Divorce wreaks havoc on both emotions and finances, but you are not alone. The Centers for Disease Control and Prevention reports in a population of 1,000 people, 36 of the marriages will fail. Your financial troubles may or may not be your ex’s fault, but they are your problem once the divorce is final. The key to rebuilding that part of your life is creating new credit alliances that have nothing to do with your former spouse. Consider some ways you can rebuild your credit if divorce demolishes it:
Create rules that put you in charge of your personal credit. Start by settling what you can as part of the divorce agreement.
- Close out checking accounts
- Pay off loans and credit cards from the marriage
Ideally, the divorce proceeding will divide everything up, so there are no more shared credit issues. If there are, take charge of what remains such as mortgage. Finance site Bankrate.com points out that home lenders consider you married, whether divorced or not. The best solution is to refinance the home and pay off your spouse or sell the property. If you choose to keep the house in both names, take responsibility for making the mortgage payments and ask your spouse to pay you directly to avoid late charges that affect your credit score.
A little about credit cards
Closing low-balance credit card accounts obtained during your marriage may initially cause your credit score to drop, according to FICO, especially if the debt remains the same. For example, if you owe nothing on three cards and close them, you have fewer cards but the same amount of debt. Keep unused accounts open, but ask to have them put in your name.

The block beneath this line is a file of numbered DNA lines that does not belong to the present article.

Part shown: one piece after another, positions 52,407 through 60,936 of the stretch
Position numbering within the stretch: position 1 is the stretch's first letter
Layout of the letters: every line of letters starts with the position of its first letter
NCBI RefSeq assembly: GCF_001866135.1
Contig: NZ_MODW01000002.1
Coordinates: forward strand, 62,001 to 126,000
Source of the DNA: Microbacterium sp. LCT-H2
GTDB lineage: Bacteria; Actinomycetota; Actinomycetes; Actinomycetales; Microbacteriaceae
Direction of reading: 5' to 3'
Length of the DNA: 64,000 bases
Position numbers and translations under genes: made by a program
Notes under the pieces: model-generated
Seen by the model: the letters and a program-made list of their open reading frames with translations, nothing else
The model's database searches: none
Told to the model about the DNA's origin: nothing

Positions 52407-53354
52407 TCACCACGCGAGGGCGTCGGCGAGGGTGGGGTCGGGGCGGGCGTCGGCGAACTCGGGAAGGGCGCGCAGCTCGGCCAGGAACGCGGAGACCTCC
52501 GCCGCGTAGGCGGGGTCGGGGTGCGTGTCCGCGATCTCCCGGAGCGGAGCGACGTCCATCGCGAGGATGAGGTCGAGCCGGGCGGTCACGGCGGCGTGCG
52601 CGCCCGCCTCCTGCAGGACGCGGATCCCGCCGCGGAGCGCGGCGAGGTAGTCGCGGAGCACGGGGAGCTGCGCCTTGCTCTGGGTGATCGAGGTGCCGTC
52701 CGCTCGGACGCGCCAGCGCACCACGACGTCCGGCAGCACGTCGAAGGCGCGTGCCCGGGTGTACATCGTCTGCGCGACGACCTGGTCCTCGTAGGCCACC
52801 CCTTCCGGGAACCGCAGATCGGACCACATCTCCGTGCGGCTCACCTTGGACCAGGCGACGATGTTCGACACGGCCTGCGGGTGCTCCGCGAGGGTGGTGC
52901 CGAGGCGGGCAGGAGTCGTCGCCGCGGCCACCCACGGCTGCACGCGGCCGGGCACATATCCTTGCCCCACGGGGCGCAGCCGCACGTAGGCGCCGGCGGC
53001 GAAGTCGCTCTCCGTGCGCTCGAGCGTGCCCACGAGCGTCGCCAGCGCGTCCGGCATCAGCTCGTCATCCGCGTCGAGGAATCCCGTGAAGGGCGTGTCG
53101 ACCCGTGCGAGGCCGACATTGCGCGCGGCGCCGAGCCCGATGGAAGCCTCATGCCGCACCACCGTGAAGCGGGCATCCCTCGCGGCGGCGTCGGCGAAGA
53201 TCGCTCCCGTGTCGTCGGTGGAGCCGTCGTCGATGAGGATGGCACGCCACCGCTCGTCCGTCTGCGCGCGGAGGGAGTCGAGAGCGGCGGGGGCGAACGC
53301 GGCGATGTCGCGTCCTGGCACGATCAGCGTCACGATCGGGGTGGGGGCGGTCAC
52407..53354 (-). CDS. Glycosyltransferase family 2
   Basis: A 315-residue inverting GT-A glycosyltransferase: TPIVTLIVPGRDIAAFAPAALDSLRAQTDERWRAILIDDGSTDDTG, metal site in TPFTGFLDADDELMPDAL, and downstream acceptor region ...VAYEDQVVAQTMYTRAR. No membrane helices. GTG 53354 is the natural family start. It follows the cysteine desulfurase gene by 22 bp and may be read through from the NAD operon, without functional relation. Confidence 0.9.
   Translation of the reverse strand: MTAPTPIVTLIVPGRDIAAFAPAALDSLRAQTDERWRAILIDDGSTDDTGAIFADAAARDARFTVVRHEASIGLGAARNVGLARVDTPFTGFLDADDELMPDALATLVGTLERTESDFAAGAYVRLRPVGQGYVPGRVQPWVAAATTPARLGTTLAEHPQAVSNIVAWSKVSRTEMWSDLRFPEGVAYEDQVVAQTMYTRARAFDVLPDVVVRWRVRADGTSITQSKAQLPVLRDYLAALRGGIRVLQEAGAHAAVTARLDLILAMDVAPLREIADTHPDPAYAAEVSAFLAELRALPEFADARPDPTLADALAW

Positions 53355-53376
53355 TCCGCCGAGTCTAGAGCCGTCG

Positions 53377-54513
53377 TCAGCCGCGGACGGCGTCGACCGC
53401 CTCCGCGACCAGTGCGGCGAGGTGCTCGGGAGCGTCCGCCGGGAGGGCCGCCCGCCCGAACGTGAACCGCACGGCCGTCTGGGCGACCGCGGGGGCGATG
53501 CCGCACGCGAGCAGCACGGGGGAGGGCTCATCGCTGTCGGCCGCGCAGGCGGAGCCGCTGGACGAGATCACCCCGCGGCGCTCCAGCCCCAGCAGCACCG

If the debt on a joint account is solely your spouse’s responsibility, make taking your name off the account part of the divorce agreement. Ask lenders to freeze credit accounts with balances to keep either party from using them until they can be paid off and closed.
Go old-school to prevent identity theft
Revert to your maiden name after the divorce. This creates a timeline for separating credit issues and allows you to establish your own post-marriage identity. Making this change protects you from spousal sabotage if things should get ugly. Change all your personal accounts (or open new ones) to that name, as well. Make sure to adjust your passwords on everything from your computer network to your ATM to protect your new identity. Hiring a credit monitoring service such as Lifelock will alert you to any changes, too and protect your identity.
Get Copies of your Credit Report
The Federal Trade Commission notes you are entitled to a free copy of your credit report every twelve months from AnnualCreditReport.com. Credit reporting agencies are not going to remove accurate information, whether it was your spouse’s fault or not. You can ask, however, for an investigation into anything posted after the divorce or anything that seems improper.
Go through the reports and identify joint debts prior to the signing the agreement to resolve them. Make sure all debts your spouse is responsible for are in just the one name, too. Analyzing your credit score once a year gives you perspective as you work to improve it and move forward with your new life.